The battle with the Green Party for Clissold Ward was just one area where Luke Akehurst's tactics helped Labour to an almost unhealthy victory, taking 50 of the borough's 57 seats (not including the Labour Mayor, Jules Pipe).
It may be common practice in all parties but Akehurst's report reveals a stick-heavy/ carrot-light attitude by the Labour Party leadership toward its councillor candidates. The positives (two annual social events and a no-arguing policy for in-house debates) seem to be outweighed by the negatives (league tables to encourage competitiveness, and threats of deselection and weekly reporting regimes for wards that lag behind on canvassing numbers.)
But are these threats just secondary measures to keep an already compliant selection of candidates in-line? In the piece Luke Akehurst makes it clear that powerful measures were taken to clean up the Hackney Labour Party and whatever techniques he devised to do this in 2000, why wouldn't he deploy them on newer generations of politicians?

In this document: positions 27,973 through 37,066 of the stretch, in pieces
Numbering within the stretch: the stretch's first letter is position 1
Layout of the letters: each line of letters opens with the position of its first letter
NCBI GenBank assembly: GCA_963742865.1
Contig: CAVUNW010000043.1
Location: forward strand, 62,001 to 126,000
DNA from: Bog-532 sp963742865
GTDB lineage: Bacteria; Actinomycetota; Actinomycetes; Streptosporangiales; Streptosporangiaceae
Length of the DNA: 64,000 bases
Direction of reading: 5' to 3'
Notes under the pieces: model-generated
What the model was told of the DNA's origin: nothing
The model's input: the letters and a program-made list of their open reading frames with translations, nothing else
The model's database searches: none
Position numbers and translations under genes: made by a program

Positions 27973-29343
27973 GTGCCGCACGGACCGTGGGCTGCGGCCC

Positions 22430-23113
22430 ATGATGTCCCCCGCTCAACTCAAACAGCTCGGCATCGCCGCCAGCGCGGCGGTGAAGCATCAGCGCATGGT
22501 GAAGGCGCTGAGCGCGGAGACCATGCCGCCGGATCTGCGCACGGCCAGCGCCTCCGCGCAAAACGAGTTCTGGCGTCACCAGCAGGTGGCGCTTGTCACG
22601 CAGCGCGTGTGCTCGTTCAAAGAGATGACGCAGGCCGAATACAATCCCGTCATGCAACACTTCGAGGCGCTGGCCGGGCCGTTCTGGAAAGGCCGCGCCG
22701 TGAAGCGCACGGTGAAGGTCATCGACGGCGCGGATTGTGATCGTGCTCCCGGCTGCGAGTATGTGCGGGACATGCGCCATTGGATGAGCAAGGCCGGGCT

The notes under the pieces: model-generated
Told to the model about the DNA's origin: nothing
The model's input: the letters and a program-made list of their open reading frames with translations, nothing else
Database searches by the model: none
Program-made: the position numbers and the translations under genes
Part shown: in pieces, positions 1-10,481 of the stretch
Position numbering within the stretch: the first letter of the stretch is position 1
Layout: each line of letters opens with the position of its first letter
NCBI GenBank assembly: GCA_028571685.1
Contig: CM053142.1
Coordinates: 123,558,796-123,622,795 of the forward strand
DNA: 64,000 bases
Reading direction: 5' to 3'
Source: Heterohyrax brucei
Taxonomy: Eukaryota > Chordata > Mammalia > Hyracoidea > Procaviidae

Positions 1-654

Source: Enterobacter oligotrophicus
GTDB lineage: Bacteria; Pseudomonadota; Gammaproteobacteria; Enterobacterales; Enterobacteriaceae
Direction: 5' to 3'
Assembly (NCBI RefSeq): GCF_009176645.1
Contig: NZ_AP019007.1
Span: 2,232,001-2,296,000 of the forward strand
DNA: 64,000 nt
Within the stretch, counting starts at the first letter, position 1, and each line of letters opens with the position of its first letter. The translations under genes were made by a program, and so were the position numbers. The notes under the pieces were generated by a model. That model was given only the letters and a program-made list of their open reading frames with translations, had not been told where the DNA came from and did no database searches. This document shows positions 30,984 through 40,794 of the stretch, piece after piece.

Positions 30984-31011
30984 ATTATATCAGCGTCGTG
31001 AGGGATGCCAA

Maybe the botched attempt to deselect hard left Labour Councillor Barry Buitekant was a symptom of this Labour group engineering. May be it wasn't. But the question now is whether the Hackney Labour Party is willing to scrutinise its leadership and whether it's members can restrain its leadership if they need to?
Meanwhile, the election result seems to be a mainly white Labour group with most minorities under-represented.